My dog smells like fish even when I can’t see him; this is a symptom of several different infections that my dog has. Here are the top 5 reasons for dog smells. They range from yeast to bacterial infection and everything in between.
What is causing my dog to smell like fish? There are several reasons that you might be wondering why your pooch is sniffing around you or, worse yet, sniffing himself.
One reason could be the source of the fishy smell.
Since dogs have two main types of glands that produce a pheromone, found in females (a male species) and males (female species), each gland can secrete a different type of pheromone.
It is possible that the particular smell you are detecting is the result of a dog licking itself which releases a pheromone. If this is the case, then you need to take your dog to the vet right away because you do not want to give him or her another infection.
Another cause of a dog’s bad breath is bacterial infections.
If your dog has a urinary tract infection (UTI) or a bacterial infection of the mouth (perleche), these infections will create an odor as the bacteria makes sulfur compounds.
These sulfur compounds are the result of deadly bacteria. The smell is usually described as being like fish or garbage. Although the odor does go away when the infection is gone, it could stay around for weeks and cause your dog to be sniffing around you all the time.
Yeast infections are another reason that dogs may have bad odors. Bacterial skin disease is another common problem, and these can include problems with the anal glands. Some of these can have very serious implications, such as cancer, so your veterinarian may prescribe antibiotics to clear up the infections. Your veterinarian may also recommend an over-the-counter treatment for the odor if he thinks it is coming from the skin disease. If your veterinarian has recommended an antibiotic for your pet, then he will probably give you a smell testing kit that you should use to confirm whether the source of the odor is actually from the skin disease.
Feline Distemper Canine Odors: Feline Distemper is a highly infectious agent that can spread easily to humans and dogs. If your dog develops a heavy, strong, fishy odor accompanied by high fever, vomiting, lethargy, and excess loss of appetite, then he probably has Feline Distemper. The odor is characterized by a strong stench that can permeate fabrics and can also be detected on the skin. The most likely cause of this illness is the transfer of the bacteria through the bite of a carrier. These bacteria have the ability to transfer rapidly through the air and can live in moist environments, making them the most common cause of unpleasant feline smells.
Feline Herpes: Feline herpes is a highly contagious disease that is usually transmitted through skin-to-skin contact. The symptoms of this condition include intense itching, swelling, and painful blisters that ooze. The usual cure for this illness is the injection of a combination of drugs. If the cause of your dog’s herpes is an infected anal sac disease, then the infected anal sacs can be removed and treated using medicated shampoo.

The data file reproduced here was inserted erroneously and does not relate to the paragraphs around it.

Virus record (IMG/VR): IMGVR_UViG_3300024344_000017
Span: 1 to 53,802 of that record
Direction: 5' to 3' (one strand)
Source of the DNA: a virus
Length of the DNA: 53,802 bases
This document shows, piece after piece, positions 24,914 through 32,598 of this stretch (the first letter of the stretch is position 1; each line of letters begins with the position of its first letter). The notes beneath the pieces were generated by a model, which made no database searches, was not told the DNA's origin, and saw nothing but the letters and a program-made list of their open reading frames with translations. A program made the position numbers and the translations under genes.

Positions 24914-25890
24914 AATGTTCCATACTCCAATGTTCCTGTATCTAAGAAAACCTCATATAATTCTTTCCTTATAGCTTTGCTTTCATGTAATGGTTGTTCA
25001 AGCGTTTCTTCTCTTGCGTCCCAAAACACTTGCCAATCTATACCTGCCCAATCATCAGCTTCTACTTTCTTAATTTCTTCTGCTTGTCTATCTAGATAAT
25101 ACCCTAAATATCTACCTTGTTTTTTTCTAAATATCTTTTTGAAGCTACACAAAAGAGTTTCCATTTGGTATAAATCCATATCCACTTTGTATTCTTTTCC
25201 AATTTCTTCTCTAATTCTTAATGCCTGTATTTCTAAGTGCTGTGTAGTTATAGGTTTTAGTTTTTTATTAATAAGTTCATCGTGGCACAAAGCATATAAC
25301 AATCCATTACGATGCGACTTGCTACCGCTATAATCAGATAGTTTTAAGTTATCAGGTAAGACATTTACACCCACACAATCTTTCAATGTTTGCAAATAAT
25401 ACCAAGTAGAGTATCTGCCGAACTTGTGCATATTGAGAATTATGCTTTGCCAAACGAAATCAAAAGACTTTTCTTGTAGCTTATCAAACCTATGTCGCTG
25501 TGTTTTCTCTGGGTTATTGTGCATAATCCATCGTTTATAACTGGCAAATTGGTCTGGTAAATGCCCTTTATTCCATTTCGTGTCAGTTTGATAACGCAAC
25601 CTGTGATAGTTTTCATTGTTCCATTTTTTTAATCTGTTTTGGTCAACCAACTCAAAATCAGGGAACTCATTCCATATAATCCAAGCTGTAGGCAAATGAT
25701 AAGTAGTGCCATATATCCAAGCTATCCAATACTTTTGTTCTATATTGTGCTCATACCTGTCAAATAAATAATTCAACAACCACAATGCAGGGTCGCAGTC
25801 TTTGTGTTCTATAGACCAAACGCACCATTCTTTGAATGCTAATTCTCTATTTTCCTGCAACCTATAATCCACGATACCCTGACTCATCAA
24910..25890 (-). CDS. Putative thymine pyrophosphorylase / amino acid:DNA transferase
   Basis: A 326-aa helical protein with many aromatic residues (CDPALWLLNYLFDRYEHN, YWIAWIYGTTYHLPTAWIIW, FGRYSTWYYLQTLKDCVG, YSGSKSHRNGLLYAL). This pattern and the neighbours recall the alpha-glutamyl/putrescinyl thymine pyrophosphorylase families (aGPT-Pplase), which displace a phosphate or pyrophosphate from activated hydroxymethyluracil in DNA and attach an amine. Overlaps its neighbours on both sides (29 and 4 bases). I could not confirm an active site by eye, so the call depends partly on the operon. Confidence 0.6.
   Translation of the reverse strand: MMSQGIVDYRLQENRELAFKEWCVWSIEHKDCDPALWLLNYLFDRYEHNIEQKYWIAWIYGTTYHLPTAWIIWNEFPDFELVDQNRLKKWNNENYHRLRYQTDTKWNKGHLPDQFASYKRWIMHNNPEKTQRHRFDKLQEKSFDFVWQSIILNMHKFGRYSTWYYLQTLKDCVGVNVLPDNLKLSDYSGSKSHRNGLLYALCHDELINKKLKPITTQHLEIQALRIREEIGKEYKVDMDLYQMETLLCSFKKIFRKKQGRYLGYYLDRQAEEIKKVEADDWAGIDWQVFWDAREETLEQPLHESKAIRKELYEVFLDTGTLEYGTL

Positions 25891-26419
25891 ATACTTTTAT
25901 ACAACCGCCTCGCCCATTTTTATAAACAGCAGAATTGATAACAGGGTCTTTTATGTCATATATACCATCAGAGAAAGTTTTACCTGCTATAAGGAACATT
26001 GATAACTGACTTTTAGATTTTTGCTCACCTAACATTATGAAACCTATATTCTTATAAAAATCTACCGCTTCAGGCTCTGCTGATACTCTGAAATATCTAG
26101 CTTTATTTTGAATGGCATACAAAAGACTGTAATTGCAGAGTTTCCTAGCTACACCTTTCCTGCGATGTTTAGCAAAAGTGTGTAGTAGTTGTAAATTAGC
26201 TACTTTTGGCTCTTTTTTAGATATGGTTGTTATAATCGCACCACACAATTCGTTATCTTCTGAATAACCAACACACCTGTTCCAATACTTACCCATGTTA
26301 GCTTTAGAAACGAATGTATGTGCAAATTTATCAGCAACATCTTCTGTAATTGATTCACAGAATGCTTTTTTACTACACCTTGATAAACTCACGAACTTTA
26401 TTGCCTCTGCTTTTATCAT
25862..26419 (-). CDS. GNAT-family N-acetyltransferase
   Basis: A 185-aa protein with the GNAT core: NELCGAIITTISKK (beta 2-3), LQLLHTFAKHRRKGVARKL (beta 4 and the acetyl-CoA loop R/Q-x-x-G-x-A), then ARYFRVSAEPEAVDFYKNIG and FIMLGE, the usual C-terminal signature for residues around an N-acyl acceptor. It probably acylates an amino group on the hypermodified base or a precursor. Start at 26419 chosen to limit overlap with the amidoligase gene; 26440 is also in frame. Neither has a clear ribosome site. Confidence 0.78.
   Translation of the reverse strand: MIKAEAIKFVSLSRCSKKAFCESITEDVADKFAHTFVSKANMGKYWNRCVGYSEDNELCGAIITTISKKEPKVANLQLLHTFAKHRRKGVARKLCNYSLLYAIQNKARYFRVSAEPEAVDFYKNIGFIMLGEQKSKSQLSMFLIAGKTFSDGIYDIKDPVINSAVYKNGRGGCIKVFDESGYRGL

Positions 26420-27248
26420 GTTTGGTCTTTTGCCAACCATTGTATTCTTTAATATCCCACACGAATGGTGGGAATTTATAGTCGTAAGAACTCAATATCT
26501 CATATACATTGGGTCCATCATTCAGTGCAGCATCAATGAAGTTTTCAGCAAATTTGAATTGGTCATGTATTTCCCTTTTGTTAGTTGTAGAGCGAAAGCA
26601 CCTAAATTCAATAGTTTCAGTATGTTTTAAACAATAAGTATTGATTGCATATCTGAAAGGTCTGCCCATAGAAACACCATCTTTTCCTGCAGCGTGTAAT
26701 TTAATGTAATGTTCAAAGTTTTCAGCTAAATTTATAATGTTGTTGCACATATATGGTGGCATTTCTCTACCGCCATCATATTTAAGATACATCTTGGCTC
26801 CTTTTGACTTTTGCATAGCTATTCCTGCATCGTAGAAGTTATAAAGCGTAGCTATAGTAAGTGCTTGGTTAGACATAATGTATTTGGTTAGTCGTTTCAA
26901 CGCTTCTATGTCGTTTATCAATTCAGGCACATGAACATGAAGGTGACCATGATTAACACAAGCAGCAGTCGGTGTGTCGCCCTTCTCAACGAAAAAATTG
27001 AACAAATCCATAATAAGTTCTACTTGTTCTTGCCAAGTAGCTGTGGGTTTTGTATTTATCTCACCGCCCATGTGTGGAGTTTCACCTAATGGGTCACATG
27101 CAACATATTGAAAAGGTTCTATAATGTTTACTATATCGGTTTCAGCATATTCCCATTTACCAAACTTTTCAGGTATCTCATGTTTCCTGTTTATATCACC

Other Feline Smells: There are other odors that do not occur because of poor hygiene, illness, or a dirty environment. Many dogs produce a fishy scent from their anal glands when they are frightened or anxious. This odor is usually described as a bad smell and can range from being moderately smelly to severely stinky. It can be similar to the smell of cat food or ammonia. A dog that is scared will often rub his anus on something that is uncomfortable, causing a fishy smell.
If you see a fishy smell from your pet, then you should get it checked out by your vet to make sure it is not a more serious infection. The most common cause of a fishy smell is an infection of the anal glands (anal sacs).
These infections can be treated very easily with medications purchased over the counter at your local pet store.
If the cause of the smell is a urinary tract infection or kidney infection, then your vet may prescribe a prescription for antibiotics to get rid of the infection.
A vet can also give you advice on preventing future infections by practicing good personal hygiene and giving your regular dog exercise.
How to deal with your dog’s fishy smell
Call your veterinarian if you detect a fishy odor. The odor may be caused by your dog’s anal glands not being emptied or expressed manually.
Some dogs, particularly small breeds, need their anal glands to be expressed frequently. This service is performed by both groomers and vets.
If you don’t mind the smell, you can learn how to do it. It is important to remember that over-expressing the anal glands can cause inflammation and scar tissue.
This should be avoided when they aren’t emptying naturally.
Your veterinarian will need to assist you with the compaction of anal sacs. If the compaction is severe, your veterinarian may have to soften the material or use a saline rinse.
Once the compacted material is removed, your veterinarian may recommend a higher fiber diet for your dog to help him express his anal sacs naturally.
An antiseptic is used to clean abscessed or infected anal sacs. These are then usually treated with antibiotics.
If you suspect that there is an abscess, your veterinarian may suggest hot compresses be applied to the affected area. It may take several flushings to clear the infection.
Sometimes, the veterinarian may remove the sac or sacs. Surgery is usually required for anal sac cancers that do not respond to treatment.
Although there may be some complications such as incontinence or urinary tract infections, most surgical procedures are successful and will not adversely affect your dog’s quality of life.